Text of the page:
Journal of Medical Ethics 23 (2):88-92 (1997)

Authors
Daniel Sulmasy
Georgetown University
Abstract
OBJECTIVE: To examine the long-term effects of an innovative curriculum on medical house officers' (HOs') knowledge, confidence, and attitudes regarding medical ethics. DESIGN: Long term cohort study. The two-year curriculum, implemented by a single physician ethicist with assistance from other faculty, was fully integrated into the programme. It consisted of monthly sessions: ethics morning report alternating with didactic conferences. The content included topics such as ethics vocabulary and principles, withdrawing life support, informed consent, and justice. Identical content was offered simultaneously at the largest affiliated community hospital. SETTING: A multi-hospital university training programme from July, 1992 to June, 1994. PARTICIPANTS: Thirty-nine HOs responded in 92. Thirty HOs from the same cohort responded in 94 (response rates = 83% v 71%; P = 0.19). RESULTS: The curriculum was well received, with 96% of HOs finding the sessions stimulating. Previously validated scales of knowledge and confidence were administered at baseline and at follow-up. The average knowledge score improved 14% (P < 0.001). Confidence also improved, rising from 3.3 to 3.8 on a 5-point Likert scale (P < 0.001). These findings were independent of age, gender, religion, and prior education. The only attitudinal change was an increase in the proportion of residents who thought that ethics should be a required part of residency training (57% v 80%, P = 0.05). CONCLUSION: This curriculum appears practical, popular, and effective. It should be readily transferable to other institutions
Keywords No keywords specified (fix it)
Categories (categorize this paper)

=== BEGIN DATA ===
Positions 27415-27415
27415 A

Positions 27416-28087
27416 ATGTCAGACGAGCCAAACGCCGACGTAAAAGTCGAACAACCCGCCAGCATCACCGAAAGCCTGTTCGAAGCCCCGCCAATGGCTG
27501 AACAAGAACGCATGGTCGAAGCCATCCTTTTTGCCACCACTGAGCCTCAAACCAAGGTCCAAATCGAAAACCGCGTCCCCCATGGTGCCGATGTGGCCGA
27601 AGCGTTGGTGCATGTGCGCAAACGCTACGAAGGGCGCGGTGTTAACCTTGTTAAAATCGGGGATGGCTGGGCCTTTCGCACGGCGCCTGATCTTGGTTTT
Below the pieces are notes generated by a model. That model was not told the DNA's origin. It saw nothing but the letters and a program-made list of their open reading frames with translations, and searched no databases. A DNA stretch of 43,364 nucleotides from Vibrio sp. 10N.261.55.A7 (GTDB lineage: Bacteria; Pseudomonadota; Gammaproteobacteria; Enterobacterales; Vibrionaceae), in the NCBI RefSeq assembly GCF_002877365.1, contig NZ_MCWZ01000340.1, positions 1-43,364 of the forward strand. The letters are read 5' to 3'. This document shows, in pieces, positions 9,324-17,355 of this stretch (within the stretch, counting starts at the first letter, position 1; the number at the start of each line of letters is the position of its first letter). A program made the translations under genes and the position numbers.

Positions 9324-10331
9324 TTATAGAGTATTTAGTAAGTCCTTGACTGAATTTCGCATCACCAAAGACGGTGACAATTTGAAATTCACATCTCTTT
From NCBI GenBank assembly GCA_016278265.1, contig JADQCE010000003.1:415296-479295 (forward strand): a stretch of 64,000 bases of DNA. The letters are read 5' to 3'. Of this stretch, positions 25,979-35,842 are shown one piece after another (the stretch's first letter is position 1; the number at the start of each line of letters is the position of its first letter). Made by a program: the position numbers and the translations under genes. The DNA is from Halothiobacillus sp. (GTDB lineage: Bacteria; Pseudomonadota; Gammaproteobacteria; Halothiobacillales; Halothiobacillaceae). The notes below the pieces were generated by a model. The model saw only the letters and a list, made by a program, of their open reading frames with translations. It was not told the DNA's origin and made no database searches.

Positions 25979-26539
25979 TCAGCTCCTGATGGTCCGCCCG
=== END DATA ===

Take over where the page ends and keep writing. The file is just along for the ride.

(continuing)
DOI 10.1136/jme.23.2.88
Options
Edit this record
Mark as duplicate
Export citation
Find it on Scholar
Request removal from index
Revision history

Download options

PhilArchive copy


Upload a copy of this paper     Check publisher's policy     Papers currently archived: 58,981
Through your library

References found in this work BETA

Teaching Clinical Ethics.Edmund D. Pellegrino, M. Siegler & P. A. Singer - 1990 - Journal of Clinical Ethics 1 (3):175.

Add more references

Citations of this work BETA

The Challenge of Research on Ethics Education.Jennifer C. Kesselheim & Steven Joffe - 2008 - American Journal of Bioethics 8 (4):12 – 13.

Add more citations

Similar books and articles

Teaching Medical Law in Medical Education.Rebecca S. Y. Wong & Usharani Balasingam - 2013 - Journal of Academic Ethics 11 (2):121-138.
Autonomy and Long-Term Care.George J. Agich - 1993 - Oxford University Press.
Ethics in Long-Term Care: Are the Principles Different?Mark G. Kuczewski - 1999 - Theoretical Medicine and Bioethics 20 (1):15-29.
Practical Guide for Medical Officers for Environmental Health.J. A. M. Gray - 1981 - Journal of Medical Ethics 7 (3):160-160.
Long-Term Care Decisions: Ethical and Conceptual Dimensions.T. May - 1996 - Journal of Medical Ethics 22 (6):363-364.
Ethical Issues in Long-Term Psychiatric Management.D. Dickenson - 1997 - Journal of Medical Ethics 23 (5):300-304.

Analytics

Added to PP index
2010-09-13

Total views
120 ( #84,387 of 2,427,504 )

Recent downloads (6 months)
1 ( #533,878 of 2,427,504 )

How can I increase my downloads?

Downloads

My notes